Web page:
07 September 2022
Knowledge exchange on contribution to industry's sustainability.
ENSURING plant breeding contributes to a more sustainable future for UK agriculture and exploring how the industry can collaborate to address this challenge, is to be explored at a knowledge exchange event next month.
Plant Breeding Fit for the Future is being hosted by the Soil Association and agri-tech innovation centre, Crop Health and Protection (CHAP) on October 12th at Aston University.
Delegates will join plant breeding and other agricultural industry experts to discuss and debate priorities and collaboration opportunities, as well as share resources, to ensure UK breeding programmes meet the needs and
The event will feature a wide range of perspectives with engaging presentations from industry experts such as Professor Tim Benton of Chatham House, Tom MacMillan from the Royal Agricultural University and Paul Gosling of AHDB.
Afternoon break-out sessions will provide an opportunity for delegates to engage in discussion on topics such as traits to support resilience, business models for the 21st Century, achieving tailored varieties with limited resources, and the role of populations vs varieties.
Head of Business Development Farming and Land Use for the Soil Association, Helen Aldis, said: “To build resilience into the industry, farmers need to have confidence in a more diverse range of seeds that they can rely on in changing climatic conditions.
“Too often they can be limited to varieties bred to perform well under input-rich conditions, which are not always best suited to farms that wish to avoid or reduce their chemical use.
“Our Innovative Farmers field labs looking at how hop and wheat varieties perform in organic conditions have made a great start to this important conversation, but with changing weather patterns and input prices escalating, now is the time to bring more of the industry together.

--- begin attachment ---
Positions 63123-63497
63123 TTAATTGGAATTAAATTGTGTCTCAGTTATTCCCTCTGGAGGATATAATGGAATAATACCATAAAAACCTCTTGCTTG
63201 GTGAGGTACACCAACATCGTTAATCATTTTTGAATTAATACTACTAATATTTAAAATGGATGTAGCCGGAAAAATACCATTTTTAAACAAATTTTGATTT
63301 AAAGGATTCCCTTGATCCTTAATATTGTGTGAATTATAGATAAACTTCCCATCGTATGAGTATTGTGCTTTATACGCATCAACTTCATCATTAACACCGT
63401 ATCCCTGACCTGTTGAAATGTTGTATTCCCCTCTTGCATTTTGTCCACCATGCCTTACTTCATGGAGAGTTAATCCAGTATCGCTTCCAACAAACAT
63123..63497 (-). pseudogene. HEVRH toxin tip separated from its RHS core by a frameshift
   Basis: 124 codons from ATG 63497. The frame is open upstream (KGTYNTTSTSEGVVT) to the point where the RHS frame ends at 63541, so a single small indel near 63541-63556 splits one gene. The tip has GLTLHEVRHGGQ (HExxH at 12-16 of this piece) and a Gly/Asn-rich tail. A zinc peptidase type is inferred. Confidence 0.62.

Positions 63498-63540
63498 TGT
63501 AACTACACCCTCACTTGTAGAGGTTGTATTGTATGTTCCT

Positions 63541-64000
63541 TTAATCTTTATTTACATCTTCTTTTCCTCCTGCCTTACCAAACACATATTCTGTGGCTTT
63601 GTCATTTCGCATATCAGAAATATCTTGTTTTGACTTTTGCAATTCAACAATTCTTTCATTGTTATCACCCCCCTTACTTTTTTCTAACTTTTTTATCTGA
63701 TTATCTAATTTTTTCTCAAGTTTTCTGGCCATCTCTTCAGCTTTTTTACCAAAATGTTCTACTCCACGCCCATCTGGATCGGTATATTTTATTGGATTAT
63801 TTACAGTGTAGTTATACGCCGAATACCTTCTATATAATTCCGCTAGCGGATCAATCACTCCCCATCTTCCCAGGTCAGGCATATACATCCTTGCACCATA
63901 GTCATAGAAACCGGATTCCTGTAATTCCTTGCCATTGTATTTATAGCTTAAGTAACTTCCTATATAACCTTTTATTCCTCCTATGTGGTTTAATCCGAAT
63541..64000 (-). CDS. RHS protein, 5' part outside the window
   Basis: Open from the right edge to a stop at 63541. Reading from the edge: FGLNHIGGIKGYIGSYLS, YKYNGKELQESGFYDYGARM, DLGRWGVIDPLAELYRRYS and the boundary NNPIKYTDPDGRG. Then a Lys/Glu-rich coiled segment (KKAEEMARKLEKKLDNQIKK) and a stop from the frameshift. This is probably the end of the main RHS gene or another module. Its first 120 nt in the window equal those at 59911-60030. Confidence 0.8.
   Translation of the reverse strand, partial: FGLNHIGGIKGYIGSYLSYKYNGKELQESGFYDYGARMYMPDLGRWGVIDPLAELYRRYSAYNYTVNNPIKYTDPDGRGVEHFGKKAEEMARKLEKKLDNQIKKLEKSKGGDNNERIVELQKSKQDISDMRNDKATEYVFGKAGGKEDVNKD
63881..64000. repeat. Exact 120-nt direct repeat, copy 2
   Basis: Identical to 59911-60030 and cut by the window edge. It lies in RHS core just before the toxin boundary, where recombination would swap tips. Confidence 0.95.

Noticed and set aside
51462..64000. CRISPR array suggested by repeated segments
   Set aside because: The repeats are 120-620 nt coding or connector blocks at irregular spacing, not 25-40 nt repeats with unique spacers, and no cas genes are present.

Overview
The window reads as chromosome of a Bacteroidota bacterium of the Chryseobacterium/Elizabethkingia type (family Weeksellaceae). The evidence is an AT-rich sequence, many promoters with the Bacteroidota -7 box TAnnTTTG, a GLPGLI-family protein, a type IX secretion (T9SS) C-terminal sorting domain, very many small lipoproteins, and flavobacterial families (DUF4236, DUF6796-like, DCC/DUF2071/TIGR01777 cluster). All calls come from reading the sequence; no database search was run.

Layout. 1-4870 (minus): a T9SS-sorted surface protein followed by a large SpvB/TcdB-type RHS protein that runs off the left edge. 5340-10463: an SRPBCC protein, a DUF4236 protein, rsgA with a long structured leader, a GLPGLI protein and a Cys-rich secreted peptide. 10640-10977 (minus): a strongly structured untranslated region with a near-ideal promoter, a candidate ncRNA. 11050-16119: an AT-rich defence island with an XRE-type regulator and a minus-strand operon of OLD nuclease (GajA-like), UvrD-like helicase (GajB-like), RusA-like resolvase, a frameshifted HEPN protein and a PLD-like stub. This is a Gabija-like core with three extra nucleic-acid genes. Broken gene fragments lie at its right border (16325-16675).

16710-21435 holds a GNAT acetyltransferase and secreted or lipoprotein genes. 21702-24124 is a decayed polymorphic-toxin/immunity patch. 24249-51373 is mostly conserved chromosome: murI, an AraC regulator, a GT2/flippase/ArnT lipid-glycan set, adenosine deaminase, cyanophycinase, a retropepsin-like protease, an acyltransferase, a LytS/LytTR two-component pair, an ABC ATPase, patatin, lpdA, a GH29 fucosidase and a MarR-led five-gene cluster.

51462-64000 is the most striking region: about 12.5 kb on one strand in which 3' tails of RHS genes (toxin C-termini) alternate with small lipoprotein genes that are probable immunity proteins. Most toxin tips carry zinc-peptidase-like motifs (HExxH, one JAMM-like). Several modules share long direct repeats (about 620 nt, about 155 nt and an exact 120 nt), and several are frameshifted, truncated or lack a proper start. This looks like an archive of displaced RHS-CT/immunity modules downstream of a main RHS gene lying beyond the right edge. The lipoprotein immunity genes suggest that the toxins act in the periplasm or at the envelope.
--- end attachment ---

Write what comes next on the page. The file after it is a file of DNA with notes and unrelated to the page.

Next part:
“We encourage all growers to get involved with this event where we can share ideas on the plants we may need for a future farming system that is sustainable, resilient and profitable.”
Rather than discuss specific technologies, the conference aims to explore current plant breeding frameworks and future needs in agriculture.
It is hoped that by bringing practitioners, researchers and policy makers together, discussions will help to identify future breeding priorities and the changes required to successfully meet the challenges associated with a more sustainable future for agriculture.
Dr Ruth Bastow, Innovation Director for CHAP, said: “Plant breeding and the plant varieties we grow play a crucial role in sustainable agricultural systems. This event provides an excellent and timely opportunity to explore future requirements and explore how to maximise and leverage the impact of plant breeding to meet market needs alongside local and global challenges.
“The conference is focused on interaction and networking - we want those attending to feel comfortable to share their thoughts and views on what we need to prioritise, to ensure we have plants which are fit for our future.
“Bringing everyone together should prove an excellent opportunity to identify areas for potential cooperation, foster greater efficiencies and hopefully encourage a more successful transition from breeding programmes to realisation in the market.”
The event is sponsored by the Association of Applied Biologists (AAB) and PBS International.